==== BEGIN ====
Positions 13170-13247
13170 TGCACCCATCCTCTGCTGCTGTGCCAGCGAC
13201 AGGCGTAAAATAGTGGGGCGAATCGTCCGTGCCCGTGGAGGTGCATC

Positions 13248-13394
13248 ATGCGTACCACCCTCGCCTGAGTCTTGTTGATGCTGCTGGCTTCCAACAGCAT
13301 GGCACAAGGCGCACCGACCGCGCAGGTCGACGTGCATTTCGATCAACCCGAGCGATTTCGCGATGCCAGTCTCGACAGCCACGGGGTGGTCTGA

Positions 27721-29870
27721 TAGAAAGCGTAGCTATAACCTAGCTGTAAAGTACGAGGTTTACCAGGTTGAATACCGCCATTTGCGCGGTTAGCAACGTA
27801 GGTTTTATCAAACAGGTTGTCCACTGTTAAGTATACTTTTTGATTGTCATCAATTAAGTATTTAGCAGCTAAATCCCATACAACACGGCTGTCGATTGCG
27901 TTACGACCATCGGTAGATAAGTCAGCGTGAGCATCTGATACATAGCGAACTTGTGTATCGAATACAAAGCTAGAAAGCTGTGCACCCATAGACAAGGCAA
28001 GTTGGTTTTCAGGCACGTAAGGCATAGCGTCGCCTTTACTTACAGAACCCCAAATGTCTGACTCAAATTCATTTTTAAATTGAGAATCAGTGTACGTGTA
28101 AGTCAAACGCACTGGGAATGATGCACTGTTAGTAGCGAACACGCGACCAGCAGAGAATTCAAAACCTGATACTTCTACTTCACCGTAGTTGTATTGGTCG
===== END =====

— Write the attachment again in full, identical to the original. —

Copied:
Positions 13170-13247
13170 TGCACCCATCCTCTGCTGCTGTGCCAGCGAC
13201 AGGCGTAAAATAGTGGGGCGAATCGTCCGTGCCCGTGGAGGTGCATC

Positions 13248-13394
13248 ATGCGTACCACCCTCGCCTGAGTCTTGTTGATGCTGCTGGCTTCCAACAGCAT
13301 GGCACAAGGCGCACCGACCGCGCAGGTCGACGTGCATTTCGATCAACCCGAGCGATTTCGCGATGCCAGTCTCGACAGCCACGGGGTGGTCTGA

Positions 27721-29870
27721 TAGAAAGCGTAGCTATAACCTAGCTGTAAAGTACGAGGTTTACCAGGTTGAATACCGCCATTTGCGCGGTTAGCAACGTA
27801 GGTTTTATCAAACAGGTTGTCCACTGTTAAGTATACTTTTTGATTGTCATCAATTAAGTATTTAGCAGCTAAATCCCATACAACACGGCTGTCGATTGCG
27901 TTACGACCATCGGTAGATAAGTCAGCGTGAGCATCTGATACATAGCGAACTTGTGTATCGAATACAAAGCTAGAAAGCTGTGCACCCATAGACAAGGCAA
28001 GTTGGTTTTCAGGCACGTAAGGCATAGCGTCGCCTTTACTTACAGAACCCCAAATGTCTGACTCAAATTCATTTTTAAATTGAGAATCAGTGTACGTGTA
28101 AGTCAAACGCACTGGGAATGATGCACTGTTAGTAGCGAACACGCGACCAGCAGAGAATTCAAAACCTGATACTTCTACTTCACCGTAGTTGTATTGGTCG